Whether you favor or oppose predator control, with or without aerial shooting, the state's juggling of this political hot potato warrants concern about its respect for democratic process and scientific integrity.
Twice before, Alaskans have voted against aerial shooting of "predators." Twice before, the state has derided the vote as "ballot box biology."
As voting on a new initiative approaches, Board of Game members have toured Alaska communities arguing that aerial shooting is essential for reducing predators enough to achieve target moose and caribou harvests. Intensive management, they claim, is the only strategy justified by the scientific evidence.
Really? Biologically, do predator numbers actually have to be drastically reduced to restore balance with their prey? Is aerial hunting essential to achieving this? Politically, are Board of Game presentations and literature educational or propaganda that illegally lobbies against the Ballot Measure 2?
True education explains how key statistics were derived. It gives a hearing to all sides of an issue. The Board of Game does neither. It ignores most concerns of the National Academy of Sciences in its report "Wolves, Bears and Their Prey in Alaska," as well as more recent information on predator-prey ecology - information suggesting that intensive management could backfire, adversely affecting moose and caribou.
1. The Board of Game proposes restoring moose and caribou numbers to their habitat's carrying capacity ("K"). Is that wise? Populations near K are especially vulnerable to disease, malnutrition and predation; sustainable yield is low. Health and yield are maximized near 50 percent K. So why isn't 50 percent K the board's target?
2. The board claimed that predators take up to 80 percent of all moose and caribou dying.
Under what conditions? How much is nonhunting mortality governed by predator abundance versus environmental conditions (like snow depth)?
Isn't 80 percent a worst-case scenario? What's the average percent eaten by predators? Under what circumstances?
How many of the prey eaten are killed by predators, rather than by malnutrition, winter severity, etc?
3. Of prey killed by predators, how many are "walking carrion" that would have died anyway? What proportion of prey spared from predation would be available for hunter harvest? Implying anything near 100 percent is comic book biology.
4. Most game is harvested where access is easy - near a road, trail, river or lake. Where access is poor, decimating predators might backfire. High predator populations in remote areas might drive prey toward areas easily accessed by hunters.
5. Prey moving from place to place to avoid predators causes the prey animals to "graze" their home range more evenly, enhancing its productivity. Prey that stays in small areas may over-graze and suffer from more contagious disease.
6. Predators focus on easy - ill, injured or old - prey more often than on the prime adults, especially males, that most hunters prefer. Predation may partly counteract harvest impacts, keeping age-sex ratios closer to optimum than harvest alone does.
7. Snowshoe hare and rodents compete with moose for willow stems, a food especially crucial during winter. These competitors sometimes girdle so much willow that they limit the supply for moose. Wolf predation on hares and rodents could increase food supply for moose.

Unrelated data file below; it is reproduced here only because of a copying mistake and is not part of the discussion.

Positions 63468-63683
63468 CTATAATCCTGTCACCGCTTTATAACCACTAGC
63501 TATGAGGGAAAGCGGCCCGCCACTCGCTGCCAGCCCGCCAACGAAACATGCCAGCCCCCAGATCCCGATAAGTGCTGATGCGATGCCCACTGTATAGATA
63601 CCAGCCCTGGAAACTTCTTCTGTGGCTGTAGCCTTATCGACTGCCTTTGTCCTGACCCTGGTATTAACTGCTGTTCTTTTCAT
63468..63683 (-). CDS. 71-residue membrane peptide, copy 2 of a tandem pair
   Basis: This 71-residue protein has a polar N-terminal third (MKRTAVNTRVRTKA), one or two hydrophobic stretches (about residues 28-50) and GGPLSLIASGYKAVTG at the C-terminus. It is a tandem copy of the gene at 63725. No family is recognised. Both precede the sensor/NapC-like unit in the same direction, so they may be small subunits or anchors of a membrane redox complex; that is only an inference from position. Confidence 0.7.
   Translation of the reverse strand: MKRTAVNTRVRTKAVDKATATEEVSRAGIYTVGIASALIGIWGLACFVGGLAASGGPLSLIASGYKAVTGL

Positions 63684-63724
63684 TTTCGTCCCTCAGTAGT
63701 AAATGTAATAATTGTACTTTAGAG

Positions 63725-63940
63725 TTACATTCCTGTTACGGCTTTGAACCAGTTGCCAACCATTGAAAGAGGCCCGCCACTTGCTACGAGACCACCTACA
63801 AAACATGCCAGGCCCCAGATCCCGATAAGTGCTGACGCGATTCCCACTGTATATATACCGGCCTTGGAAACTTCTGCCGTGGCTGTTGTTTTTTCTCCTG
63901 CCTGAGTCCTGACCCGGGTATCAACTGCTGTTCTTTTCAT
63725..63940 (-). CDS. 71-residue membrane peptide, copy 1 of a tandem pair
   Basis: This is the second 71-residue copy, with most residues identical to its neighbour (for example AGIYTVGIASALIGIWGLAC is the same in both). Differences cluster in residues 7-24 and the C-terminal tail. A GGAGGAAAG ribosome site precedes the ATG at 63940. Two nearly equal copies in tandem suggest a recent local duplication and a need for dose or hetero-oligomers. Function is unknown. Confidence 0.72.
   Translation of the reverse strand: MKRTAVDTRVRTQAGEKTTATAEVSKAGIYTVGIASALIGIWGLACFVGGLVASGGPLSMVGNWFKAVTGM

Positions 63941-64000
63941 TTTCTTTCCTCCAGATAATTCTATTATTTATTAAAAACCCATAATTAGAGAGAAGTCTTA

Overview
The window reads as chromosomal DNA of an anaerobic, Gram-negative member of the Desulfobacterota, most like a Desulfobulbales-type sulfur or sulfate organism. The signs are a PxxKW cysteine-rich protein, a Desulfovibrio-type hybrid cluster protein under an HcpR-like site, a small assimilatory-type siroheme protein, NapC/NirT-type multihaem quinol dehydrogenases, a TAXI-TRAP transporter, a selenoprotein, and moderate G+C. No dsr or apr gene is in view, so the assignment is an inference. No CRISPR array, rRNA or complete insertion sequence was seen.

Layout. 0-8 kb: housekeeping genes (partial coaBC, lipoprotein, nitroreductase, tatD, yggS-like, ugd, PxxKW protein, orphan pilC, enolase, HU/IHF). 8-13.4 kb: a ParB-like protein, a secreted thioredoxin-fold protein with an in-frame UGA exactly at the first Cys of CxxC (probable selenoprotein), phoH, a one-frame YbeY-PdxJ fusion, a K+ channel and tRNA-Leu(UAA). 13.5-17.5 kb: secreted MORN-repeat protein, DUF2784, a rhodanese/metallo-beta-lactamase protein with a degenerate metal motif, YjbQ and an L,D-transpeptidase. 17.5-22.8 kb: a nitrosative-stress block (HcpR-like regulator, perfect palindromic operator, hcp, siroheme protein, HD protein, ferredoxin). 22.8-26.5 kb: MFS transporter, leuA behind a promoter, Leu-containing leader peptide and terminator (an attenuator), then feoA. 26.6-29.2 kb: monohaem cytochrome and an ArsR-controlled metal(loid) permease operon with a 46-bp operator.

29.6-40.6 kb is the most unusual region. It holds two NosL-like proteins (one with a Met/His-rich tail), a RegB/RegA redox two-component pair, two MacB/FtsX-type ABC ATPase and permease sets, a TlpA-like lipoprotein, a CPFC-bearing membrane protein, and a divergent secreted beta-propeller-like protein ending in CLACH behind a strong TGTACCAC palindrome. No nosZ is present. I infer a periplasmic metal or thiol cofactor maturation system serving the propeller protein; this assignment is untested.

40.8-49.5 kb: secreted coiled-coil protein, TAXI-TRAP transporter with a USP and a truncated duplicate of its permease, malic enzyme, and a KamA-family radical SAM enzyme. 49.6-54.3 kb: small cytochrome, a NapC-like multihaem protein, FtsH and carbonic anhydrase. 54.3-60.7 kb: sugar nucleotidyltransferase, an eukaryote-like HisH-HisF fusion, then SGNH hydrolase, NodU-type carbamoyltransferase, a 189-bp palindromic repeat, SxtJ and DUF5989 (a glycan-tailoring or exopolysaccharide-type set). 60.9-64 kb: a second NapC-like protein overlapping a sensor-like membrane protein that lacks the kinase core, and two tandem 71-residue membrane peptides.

8. Willow are also a major source of protein for moose during spring when new calves are produced. Protein production requires nitrogen. At lower latitudes, plants get most of their nitrogen from air. This is far less effective in Alaska's cold, wet soils. Willow can, however, get nitrogen from decaying salmon scraps and dung left by bears and wolves. Drastically reducing predator or salmon numbers could impair future moose productivity.
9. Optimum ratios of predators to prey will vary situationally. The Board of Game should tailor management tactics to local conditions rather than employing a one size fits all strategy across vast areas of the state.
10. Bear populations are far more vulnerable than wolf populations to over-harvest. Yet, The Alaska Department of Fish and Game is not closely monitoring bear numbers in predator-control zones, much less in noncontrol zones. True sustained yield predator management requires careful, detailed monitoring of all major factors affecting prey and predator populations before, during and after predator reduction periods. Only thus can the benefits of predator control be maximized while its impacts - e.g., on hunting and on hundreds of millions of dollars of ecotourism income - are minimized.
These are but a few of the issues that make predator-prey experts skeptical that "intensive management" really optimizes hunter harvest.
So long as the state fails to address these and other controversial points, its truths will remain half-truths where advocacy trumps objectivity, and propaganda masquerades as education. Worse, its battle against so-called "ballot box biology" will remain more fundamentally a battle against democracy - against having government policies guided by the public rather than by politicians and special interest groups.
Dr. Stephen Stringham earned his mater of science degree at the University of Alaska studying moose and his doctorate degree studying bears. He has researched predator-prey relations, including a focus on maximizing population viability in ungulates and bears by optimizing age-sex ratios. He is the author of five books on Alaska's wildlife.